When Should You Worry About Pain After a Car Accident?

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It’s common to feel minor aches and pain immediately after a car accident, and it’s also not unusual for pain symptoms to develop days or even weeks after a collision. In these cases, delayed pain could be a sign of a serious injury that you weren’t aware of at the time of the accident.

Even if you feel fine in the moments after a collision, always seek medical attention as soon as possible. The faster you’re examined by a medical professional, the faster you can diagnose your injury—and ensure you haven’t sustained any severe, life-threatening damage.

Even when you don’t feel pain symptoms right away, immediate medical care may help prevent chronic pain and other negative repercussions down the line. Swift intervention can protect your right to compensation after a crash. Take a look at when you should worry about pain after a car accident and what your symptoms may mean.

Is Being Sore After a Car Accident Normal?

Yes, soreness is very normal after a car accident. Accidents often involve the weight of 3,000 pounds of steel colliding into your vehicle, possibly at high speeds. Your vehicle may have screeched to halt, veered into another object, or flipped over. Any of these situations put your body in incredibly dangerous positions that could cause significant injuries.

Soreness after a car accident is typically caused by trauma to soft tissue, like muscles, tendons, ligaments, and nerves. Pain and stiffness may stem from an injury directly to the soft tissue or the structures around it, such as bones, joints, and organs. If minor pain after a car accident begins to worsen in the days following a crash, you should seek medical attention.

How Long Does Pain Last After a Car Accident?

On average, pain after a car accident lasts between six and eight weeks. A minor soft tissue injury may heal on its own in as little as three weeks but more severe injuries may take several months to heal fully. To better understand how long your pain will last after a car crash, seek a formal diagnosis from your primary care provider (PCP) or local emergency room.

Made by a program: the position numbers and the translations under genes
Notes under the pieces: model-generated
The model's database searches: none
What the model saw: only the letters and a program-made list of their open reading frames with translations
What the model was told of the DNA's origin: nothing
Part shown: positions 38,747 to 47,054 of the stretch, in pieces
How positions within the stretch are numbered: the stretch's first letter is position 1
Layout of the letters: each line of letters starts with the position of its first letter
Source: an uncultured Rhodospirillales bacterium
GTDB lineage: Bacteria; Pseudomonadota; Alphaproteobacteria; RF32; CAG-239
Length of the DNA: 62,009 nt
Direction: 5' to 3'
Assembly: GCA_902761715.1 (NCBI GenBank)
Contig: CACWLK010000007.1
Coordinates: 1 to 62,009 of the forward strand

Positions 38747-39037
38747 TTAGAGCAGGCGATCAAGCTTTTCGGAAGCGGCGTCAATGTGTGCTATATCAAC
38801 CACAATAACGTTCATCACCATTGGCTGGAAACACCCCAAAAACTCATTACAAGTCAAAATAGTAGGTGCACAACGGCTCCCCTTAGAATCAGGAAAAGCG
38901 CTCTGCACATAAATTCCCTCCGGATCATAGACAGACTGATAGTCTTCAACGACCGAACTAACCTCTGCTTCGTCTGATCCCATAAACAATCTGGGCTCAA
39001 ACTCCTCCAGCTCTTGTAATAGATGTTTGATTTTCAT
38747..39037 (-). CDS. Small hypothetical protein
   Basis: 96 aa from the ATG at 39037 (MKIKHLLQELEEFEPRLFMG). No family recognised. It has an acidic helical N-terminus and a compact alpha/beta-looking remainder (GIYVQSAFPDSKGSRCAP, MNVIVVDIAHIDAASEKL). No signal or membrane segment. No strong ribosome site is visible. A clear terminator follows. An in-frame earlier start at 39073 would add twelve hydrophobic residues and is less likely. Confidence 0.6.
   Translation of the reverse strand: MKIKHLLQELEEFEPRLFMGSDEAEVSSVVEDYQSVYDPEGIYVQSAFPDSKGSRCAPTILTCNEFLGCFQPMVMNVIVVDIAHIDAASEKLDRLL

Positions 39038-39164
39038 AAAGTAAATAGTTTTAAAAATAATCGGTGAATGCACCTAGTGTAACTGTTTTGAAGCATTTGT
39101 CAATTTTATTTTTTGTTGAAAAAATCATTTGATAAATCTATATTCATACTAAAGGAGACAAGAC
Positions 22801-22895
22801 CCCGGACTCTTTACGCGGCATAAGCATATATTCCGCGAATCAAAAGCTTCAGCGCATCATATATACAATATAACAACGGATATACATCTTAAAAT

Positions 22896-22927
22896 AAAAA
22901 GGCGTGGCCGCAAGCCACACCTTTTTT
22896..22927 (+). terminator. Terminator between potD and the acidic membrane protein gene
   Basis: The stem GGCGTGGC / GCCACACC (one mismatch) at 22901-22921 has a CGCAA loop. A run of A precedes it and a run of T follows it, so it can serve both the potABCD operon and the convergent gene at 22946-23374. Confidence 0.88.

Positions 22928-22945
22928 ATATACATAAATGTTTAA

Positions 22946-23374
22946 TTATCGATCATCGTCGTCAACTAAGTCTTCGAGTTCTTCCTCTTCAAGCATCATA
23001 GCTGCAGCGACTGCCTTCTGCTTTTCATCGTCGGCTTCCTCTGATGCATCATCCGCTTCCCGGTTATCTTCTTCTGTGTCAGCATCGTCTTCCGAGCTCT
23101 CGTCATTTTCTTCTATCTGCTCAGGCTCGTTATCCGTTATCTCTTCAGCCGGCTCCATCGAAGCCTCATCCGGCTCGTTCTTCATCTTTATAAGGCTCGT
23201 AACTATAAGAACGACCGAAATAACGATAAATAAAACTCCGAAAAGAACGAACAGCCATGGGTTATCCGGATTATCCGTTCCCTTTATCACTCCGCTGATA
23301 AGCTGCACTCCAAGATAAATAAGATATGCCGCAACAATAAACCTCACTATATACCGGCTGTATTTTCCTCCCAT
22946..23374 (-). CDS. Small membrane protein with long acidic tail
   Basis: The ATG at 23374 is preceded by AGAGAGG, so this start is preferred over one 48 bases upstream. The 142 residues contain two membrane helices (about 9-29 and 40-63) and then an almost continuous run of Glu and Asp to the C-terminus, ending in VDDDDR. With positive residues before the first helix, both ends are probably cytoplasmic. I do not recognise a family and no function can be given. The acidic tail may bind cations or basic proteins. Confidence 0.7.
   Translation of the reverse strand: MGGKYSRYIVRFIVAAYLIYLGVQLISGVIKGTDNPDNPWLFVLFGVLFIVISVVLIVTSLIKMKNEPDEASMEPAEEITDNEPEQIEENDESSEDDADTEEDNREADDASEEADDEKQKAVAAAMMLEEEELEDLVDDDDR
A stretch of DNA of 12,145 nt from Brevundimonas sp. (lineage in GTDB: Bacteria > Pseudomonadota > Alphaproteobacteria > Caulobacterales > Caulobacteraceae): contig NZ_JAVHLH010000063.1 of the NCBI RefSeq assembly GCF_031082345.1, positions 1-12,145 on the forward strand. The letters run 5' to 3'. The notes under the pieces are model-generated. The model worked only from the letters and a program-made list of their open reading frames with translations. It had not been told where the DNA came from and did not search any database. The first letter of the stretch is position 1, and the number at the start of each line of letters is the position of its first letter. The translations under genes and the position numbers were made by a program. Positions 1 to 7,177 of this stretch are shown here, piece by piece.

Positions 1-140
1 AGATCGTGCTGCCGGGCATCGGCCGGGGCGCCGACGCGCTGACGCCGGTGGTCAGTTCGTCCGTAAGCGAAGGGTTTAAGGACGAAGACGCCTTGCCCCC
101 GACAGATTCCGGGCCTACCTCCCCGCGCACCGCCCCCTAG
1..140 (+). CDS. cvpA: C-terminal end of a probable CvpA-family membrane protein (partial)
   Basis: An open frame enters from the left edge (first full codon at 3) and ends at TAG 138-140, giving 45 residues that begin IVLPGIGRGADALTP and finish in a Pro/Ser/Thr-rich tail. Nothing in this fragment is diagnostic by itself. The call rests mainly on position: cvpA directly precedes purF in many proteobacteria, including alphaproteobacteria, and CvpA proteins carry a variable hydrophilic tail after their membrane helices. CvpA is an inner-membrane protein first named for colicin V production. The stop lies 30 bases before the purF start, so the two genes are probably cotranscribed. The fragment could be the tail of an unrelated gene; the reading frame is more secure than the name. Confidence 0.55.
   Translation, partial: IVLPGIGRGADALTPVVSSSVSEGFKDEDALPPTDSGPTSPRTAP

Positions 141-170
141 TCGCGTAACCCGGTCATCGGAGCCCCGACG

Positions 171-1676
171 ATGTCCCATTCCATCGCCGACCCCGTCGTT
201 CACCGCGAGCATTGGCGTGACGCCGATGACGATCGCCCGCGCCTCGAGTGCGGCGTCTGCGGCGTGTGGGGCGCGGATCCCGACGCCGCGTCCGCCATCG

How Long Can it Take for Injuries to Show Up Following a Car Accident?

It’s a common misconception that all injuries show up right away after a wreck. More often than not, injury symptoms gradually develop over hours or days. These symptoms are called delayed pain. Delayed pain usually begins 24 to 48 hours after a crash but may take several days or even several weeks to develop, depending on the injury.

There are two reasons why it can take time for injuries to present after an accident. First, crashes cause a spike in shock and adrenaline, releasing hormones that numb your body against pain signals. Second, traumatic injuries often generate inflammation at the injury site to protect the area from further harm and momentarily mask the severity of the damage.

Woman at desk rubbing neck in pain

What Symptoms Should You Look For?

It’s common to feel muscle aches and fatigue in the hours after a car accident. The stress of an accident alone can deplete your energy and make you feel sore all over. However, never chalk up aches and pains to stress alone. Always visit a doctor to confirm you have not been injured.